by Katy Grimes | December 9, 2010 10:37 am
DEC. 9, 2010
After watching the swearing in of the Assembly on Monday, and feeling the party-like atmosphere in the room, I couldn’t help but feel as if I was watching dancing at a funeral.
Apparently, some in the Assembly feel the same. Fortunately, many Republicans have fight left in them, and they are taking the fight to Governor-elect Jerry Brown – albeit politely.
This week I spoke with several legislators in the minority party to get a read on what’s in store for Republicans in the 2011-12 year, and how they plan to have any impact on change in the state.
Assemblyman Kevin Jeffries, R-Riverside, said that while he could not divulge the details of the Republicans’ meeting with Brown on Tuesday, they were adamant in letting the incoming governor know that Californians are breaking under the weight of overbearing regulations, hefty fees and fines by state agencies.
“I can say that our caucus members honed in on the problems of out-of-control bureaucracies and regulations,” he said. “The takeaway was that Republicans will not retreat on the downsizing of regulatory oversight in the state – anything less is not acceptable.”
Jeffries confirmed that Brown appears to be harnessing bipartisan cooperation, exhibited at a private breakfast with Republican lawmakers earlier in the week, described in some news accounts as a “charm offensive.” Republicans are pleased to be communicating directly with Brown, but are naturally guarded and find themselves in hurry-up-and-wait mode.
Some Republican state legislators said that voters spoke to them through the ballot box, but most recognize that it was public employee and labor unions, clearly fearing change, that heavily influenced the election.
And Republicans are still holding out hope for some fiscal conservatism from the majority party… for the survival of the state.
Brown is already addressing the need to stop the short-term budget “fixes,” said Jeffries, as well as taking on Senate President Pro Tem Darrell Steinberg’s plan for bumping programs down to the local level. Except Brown says that if that happens, programs will come with revenue.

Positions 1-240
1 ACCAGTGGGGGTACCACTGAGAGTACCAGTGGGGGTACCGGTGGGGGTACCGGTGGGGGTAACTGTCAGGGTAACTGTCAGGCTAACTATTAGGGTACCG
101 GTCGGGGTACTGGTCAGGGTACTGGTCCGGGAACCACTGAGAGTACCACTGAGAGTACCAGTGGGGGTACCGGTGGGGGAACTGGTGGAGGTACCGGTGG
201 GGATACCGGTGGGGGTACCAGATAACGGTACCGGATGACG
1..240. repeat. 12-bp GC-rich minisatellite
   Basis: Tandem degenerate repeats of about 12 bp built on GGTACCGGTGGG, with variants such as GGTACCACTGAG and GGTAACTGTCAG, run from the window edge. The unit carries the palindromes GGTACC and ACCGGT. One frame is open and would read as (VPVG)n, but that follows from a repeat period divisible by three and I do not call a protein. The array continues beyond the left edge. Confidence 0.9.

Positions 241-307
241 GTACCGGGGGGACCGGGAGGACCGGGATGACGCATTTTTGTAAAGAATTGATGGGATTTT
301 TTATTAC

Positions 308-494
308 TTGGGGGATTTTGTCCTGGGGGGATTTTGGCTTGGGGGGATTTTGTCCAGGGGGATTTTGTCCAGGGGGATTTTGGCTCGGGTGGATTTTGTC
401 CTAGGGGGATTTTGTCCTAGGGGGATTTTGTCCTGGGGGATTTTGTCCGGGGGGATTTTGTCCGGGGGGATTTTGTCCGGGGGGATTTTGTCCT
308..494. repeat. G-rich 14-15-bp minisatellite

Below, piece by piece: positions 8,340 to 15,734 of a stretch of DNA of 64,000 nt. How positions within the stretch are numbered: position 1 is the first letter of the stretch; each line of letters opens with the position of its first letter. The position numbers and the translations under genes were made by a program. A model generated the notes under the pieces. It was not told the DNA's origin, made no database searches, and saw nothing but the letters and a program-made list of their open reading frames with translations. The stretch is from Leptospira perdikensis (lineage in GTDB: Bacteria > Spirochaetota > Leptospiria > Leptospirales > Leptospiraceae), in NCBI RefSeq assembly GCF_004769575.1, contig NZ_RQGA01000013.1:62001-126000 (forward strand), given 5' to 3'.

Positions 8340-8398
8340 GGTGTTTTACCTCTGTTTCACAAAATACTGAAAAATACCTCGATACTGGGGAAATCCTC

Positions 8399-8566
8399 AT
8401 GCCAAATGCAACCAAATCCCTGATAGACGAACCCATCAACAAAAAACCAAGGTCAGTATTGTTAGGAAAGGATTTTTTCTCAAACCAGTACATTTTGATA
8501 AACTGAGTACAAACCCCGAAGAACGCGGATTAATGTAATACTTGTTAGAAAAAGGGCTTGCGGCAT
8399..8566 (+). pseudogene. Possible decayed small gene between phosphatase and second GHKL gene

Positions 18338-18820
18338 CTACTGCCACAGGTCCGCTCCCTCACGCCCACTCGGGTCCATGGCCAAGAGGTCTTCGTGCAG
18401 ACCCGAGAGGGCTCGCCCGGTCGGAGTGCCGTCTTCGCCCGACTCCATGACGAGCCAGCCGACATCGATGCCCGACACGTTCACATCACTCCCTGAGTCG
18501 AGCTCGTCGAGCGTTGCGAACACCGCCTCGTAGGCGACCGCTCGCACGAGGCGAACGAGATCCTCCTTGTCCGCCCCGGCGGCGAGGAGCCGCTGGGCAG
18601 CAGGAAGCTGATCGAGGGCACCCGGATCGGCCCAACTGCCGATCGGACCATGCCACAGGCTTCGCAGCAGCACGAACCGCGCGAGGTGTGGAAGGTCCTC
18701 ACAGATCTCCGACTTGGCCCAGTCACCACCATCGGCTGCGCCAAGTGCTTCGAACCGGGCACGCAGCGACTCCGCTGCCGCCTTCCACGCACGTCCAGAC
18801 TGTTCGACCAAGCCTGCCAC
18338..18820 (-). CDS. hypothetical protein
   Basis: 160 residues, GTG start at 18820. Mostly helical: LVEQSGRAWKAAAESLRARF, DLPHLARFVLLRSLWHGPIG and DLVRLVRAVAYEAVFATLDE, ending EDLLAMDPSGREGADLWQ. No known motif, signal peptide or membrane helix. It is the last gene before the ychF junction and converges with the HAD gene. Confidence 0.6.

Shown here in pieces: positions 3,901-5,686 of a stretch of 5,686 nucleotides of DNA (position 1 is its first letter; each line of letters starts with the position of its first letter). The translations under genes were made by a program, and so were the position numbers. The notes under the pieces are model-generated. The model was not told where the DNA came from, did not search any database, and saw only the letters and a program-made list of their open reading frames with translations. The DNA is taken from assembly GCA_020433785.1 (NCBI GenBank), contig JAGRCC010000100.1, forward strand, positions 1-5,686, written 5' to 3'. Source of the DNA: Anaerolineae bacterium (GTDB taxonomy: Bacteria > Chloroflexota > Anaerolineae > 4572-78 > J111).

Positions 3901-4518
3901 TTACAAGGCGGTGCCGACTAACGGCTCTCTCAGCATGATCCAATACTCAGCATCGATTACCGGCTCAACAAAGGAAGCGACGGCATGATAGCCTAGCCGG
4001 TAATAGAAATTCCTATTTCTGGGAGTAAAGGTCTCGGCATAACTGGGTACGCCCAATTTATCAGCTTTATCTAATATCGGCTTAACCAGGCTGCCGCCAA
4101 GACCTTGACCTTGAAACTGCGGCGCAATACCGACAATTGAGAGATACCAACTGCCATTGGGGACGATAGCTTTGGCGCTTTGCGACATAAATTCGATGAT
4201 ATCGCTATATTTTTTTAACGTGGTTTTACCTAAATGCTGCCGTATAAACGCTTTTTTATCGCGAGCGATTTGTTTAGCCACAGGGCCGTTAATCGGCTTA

In Wednesday’s budget forum, Brown presented a dismal picture of the state’s finances in an obviously scripted presentation. But there was no stopping some of the questions coming from Republicans, who don’t seem to be buying the doom and gloom as an all-access pass to tax increases.
According to Assemblyman Dan Logue, R-Marysville, who authored the failed Proposition 23, he sees a silver lining in the big cloud hanging over California. “Because of Prop 23, Prop 26 passed,” said Logue.
Proposition 23 would have suspended AB 32, California’s global warming laws, until the state’s economy improved. But Logue said that the special interest groups determined to see Prop 23 fail, took their eyes, and money, off Prop 26, facilitating its passage. Prop 26 now requires a two-thirds vote to pass many fees, levies, charges and tax revenue allocations, that under the state’s previous rules could be enacted by a simple majority vote, according to Ballotpedia.
Logue agrees that the survival of the state is at hand, but the requirement to increase taxes and fees now with a supermajority will not be easy to accomplish, and he is heaving a sigh of relief.
Jeffries confirmed that Brown is already making noise about putting a tax initiative on the ballot, just as he promised during his campaign.
“They are trying to scare people into agreeing to tax increases,” Logue said of the state’s Democrats. “What needs to happen is they need to quit passing bonds like the water bond that they can’t pay for.”
Assemblyman Jeff Gorell, R-Camarillo, has some interesting ideas for getting Californians back to work that don’t involve legislation or bill creation. Gorell created a business advisory group that plans to attract businesses to his district through contracting work with the three large military bases. He even has the support of labor unions, bridging the usual ideological gap.
“I am putting my business advocacy and military background together to create private sector jobs,” he said. “Manufacturing has actually increased in my district in bio-tech, solar and even rocket-parts manufacturing.”
New Republican legislators are hopeful that they can make a difference with their fresh ideas and new business approaches. The veteran legislators are guarded but determined that change will take a different approach using some atypical creativity.
As Grove, a business owner recently said, “Our state does not have a revenue problem, it has a spending problem. We need to evaluate state programs with a strong business model. We need to end the salaries of the unnecessary boards and commissions we have in Sacramento. We need to ask ourselves the simple question: are we getting results from our investment?”
There is no doubt that there is a reckoning coming for California, but the questions remain – at what level, how painful, and how much impact can Jerry Brown have on California’s fiscal crisis?
I’m with Grove – the return on investment is what Californians want to see. And if Brown pushes for more taxes to continue to pay for the state’s really bad spending habit, without making cuts to unnecessary programs and high-paying fluffy jobs, he could be the one realizing the reckoning.
Source URL: https://calwatchdog.com/2010/12/09/dancing-at-californias-funeral/
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